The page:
The thing about being a supervisor is that sometimes you have to manage conflicts that are not your own. Say that you are Kate or maybe Amanda’s unnamed supervisor. LW has come to you showing that Amanda lies to you about LW’s actions. LW tells you that she is going to CC you on her correspondence to Amanda so that you know what LW has and has not told Amanda, and you will know if Amanda comes to you with untrue things. First that is not passive-aggressive. LW was upfront with you about what was going on and why she is using this strategy. Second, if you don’t appreciate being involved and find the CCs to be annoying, you are falling down in your supervisory role. You have a direct report (if you are the unnamed supervisor) who is lying to somebody else’s supervisor, or you have a person lying to you about one of your direct reports (if you are Kate). You *need* to be involved. This requires supervision.

              1. Hills to Die on*

                Exactly. It would hopefully get you to take a look at why someone felt the need to cc you on everything.

                1. Yorick*

                  If I were Amanda’s manager, this would not make me understand the situation. I might wonder why OP suddenly decided to cc me on everything, but without a conversation with OP about the problems with Amanda, I wouldn’t have any of the information I need to help resolve this conflict.

                  Have a conversation with Amanda’s manager before you start to just randomly cc them on stuff.

              2. Emily K*

                In the scenario described, it wasn’t mentioned that the report would go to her supervisor and discuss that she was going to begin CCing her on everything.

                There’d be no problem if my report came to me with this idea before she started doing it, because then I could tell her not to do it, that I had already told her I trust that she’s getting her work done, and that she can bring me in any time she needs to borrow my authority or throw some of my weight around but there’s no need for her to CC me on every single email she sends. Effective supervision doesn’t require me to be CC’d on every email by default.

              3. Beatrice*

                I’d appreciate being involved, but I’d really frown hard on being involved specifically by ccing me on *every* communication. I presume you can keep your own email documentation if needed, manage a relationship with the person on your own, update me in our 1:1s and involve me and provide backup documentation where necessary. (But for me, this solution also wouldn’t be for one or two emails a day…,my people are in email-heavy roles and it could be 100+ per day sometimes. That quickly gets untenable.)

    2. Tau*

      I wouldn’t cc anyone, but I’d definitely be tempted to start sending CYA/paper-trail type e-mails. Not great wording, but after verbal discussions send e-mails like:

      “Hi Amanda,
      Just wanted to confirm after the meeting today, you won’t be able to supply the llamas for our new llama taxi service. Please correct me if that’s wrong!”

      Maybe seeing it all in writing will make her back down, if not at least you have a paper trail of your interactions and any obstructions caused by her.

      The beauty of it: if Amanda pushes back against the e-mails, you can point to the conversation you had with your new manager about your tasks and responsibilities as proof that there have been issues with miscommunication and misunderstandings in the past. You’re just trying to prevent such innocent mistakes from happening again!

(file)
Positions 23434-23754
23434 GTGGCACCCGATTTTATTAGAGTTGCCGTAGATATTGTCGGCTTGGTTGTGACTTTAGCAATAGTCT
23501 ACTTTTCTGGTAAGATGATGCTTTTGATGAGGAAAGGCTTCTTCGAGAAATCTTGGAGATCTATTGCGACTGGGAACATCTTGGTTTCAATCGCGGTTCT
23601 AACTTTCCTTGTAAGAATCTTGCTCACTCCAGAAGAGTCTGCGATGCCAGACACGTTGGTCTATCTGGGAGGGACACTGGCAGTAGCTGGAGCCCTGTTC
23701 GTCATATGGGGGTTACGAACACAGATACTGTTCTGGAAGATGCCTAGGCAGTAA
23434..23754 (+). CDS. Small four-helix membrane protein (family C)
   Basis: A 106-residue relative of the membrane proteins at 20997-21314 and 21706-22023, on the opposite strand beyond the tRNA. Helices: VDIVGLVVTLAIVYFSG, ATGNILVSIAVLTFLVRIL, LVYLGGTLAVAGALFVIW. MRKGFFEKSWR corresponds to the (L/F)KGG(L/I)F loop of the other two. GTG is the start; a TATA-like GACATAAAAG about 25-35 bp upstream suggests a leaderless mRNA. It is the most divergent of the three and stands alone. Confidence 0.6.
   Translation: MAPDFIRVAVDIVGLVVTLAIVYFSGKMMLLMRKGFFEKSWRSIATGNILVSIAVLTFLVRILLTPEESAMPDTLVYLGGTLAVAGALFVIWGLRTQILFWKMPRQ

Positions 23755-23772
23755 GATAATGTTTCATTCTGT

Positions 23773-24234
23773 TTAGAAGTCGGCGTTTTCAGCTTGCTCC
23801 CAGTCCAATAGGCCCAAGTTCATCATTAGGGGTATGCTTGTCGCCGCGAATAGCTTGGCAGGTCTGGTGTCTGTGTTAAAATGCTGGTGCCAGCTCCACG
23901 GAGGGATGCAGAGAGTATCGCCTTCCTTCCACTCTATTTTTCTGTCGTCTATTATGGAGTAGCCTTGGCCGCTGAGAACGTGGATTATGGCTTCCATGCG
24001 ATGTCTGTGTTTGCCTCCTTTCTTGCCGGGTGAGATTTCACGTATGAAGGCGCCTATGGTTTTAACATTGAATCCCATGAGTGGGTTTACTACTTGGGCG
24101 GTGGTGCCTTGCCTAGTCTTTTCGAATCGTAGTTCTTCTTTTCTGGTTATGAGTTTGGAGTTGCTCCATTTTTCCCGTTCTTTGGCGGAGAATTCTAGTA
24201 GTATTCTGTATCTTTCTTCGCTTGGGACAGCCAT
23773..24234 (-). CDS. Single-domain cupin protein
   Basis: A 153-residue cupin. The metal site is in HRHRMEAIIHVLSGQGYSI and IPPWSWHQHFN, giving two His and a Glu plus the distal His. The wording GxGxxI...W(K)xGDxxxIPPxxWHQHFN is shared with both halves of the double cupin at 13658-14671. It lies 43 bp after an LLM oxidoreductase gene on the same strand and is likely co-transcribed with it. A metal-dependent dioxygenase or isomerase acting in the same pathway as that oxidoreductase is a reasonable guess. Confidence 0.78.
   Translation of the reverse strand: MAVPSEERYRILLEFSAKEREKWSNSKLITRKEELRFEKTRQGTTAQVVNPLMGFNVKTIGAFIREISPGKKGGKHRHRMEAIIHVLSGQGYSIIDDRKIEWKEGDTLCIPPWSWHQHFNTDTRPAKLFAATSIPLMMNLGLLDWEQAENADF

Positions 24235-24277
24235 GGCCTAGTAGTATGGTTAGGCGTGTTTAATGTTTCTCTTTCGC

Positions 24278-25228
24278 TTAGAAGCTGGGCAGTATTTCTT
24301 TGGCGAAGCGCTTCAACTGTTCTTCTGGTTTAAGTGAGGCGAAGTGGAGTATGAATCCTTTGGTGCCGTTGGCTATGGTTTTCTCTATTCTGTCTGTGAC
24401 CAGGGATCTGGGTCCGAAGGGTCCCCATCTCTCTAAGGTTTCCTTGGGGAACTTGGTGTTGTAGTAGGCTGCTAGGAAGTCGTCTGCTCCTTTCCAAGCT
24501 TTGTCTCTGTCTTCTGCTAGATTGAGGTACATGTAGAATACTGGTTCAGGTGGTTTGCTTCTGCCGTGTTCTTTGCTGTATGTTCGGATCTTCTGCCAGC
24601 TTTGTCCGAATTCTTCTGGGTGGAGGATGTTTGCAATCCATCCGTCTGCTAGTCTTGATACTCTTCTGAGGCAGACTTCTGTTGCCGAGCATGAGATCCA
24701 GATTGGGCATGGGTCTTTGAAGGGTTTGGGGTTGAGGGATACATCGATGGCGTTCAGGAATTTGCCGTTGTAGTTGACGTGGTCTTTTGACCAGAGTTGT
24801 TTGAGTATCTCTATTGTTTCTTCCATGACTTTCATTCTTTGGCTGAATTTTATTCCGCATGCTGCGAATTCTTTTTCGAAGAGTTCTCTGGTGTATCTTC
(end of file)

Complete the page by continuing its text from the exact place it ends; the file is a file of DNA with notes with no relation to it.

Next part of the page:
1. That Girl From Quinn's House*

        I had to do this with a boss who was creating safety violations in my department. He emailed me a direction to purchase the missing safety equipment, then called me and told me I couldn’t fix it, and finally called his assistant to deny the purchase request.

        So anyone going through the paper trail would see that he’d approved the closure and purchase, and I’d disobeyed his directions by not following through.

        1. Manchmal*

          So, in that case, did you just press on with the purchase, because that’s what the paper trail indicated?

          1. That Girl From Quinn's House*

            I submitted the purchase request that was never filled, then I ended up making an unauthorized and probably unsafe repair to get the place back open without getting in trouble.

            I also reported the whole thing to HR and returned to my previous job since this one was a “temporary project help” sort of situation. I was done.

        2. Gumby*

          Follow up email: “Hi Boss, I wanted to verify that per our phone conversation on [date] at [time] you no longer want me to purchase this equipment. If I misunderstood, please let me know and I will put the order in.”

          Presumably denying the purchase request would leave its own trail. It might lead to the assistant rather than the boss, but probably not you.

      2. JediSquirrel*

        I tend to do this regardless of the situation, just to make sure I have my facts straight.

    3. London Calling*

      And keep a CYA file of everything you’ve sent and the replies where no-one else can read it.

    4. StaceyIzMe*

      Doing everything via email and following up on needed conversations via email sounds like a great start!
      Also, document the things that you have requested and that were declined.
      Finally, I’d omit trying to talk to your boss again. I’m not even sure it’s beneficial to talk to Amanda. It might be better and simpler to let her know what you need, expect her to follow through and go to her boss if she continues not to.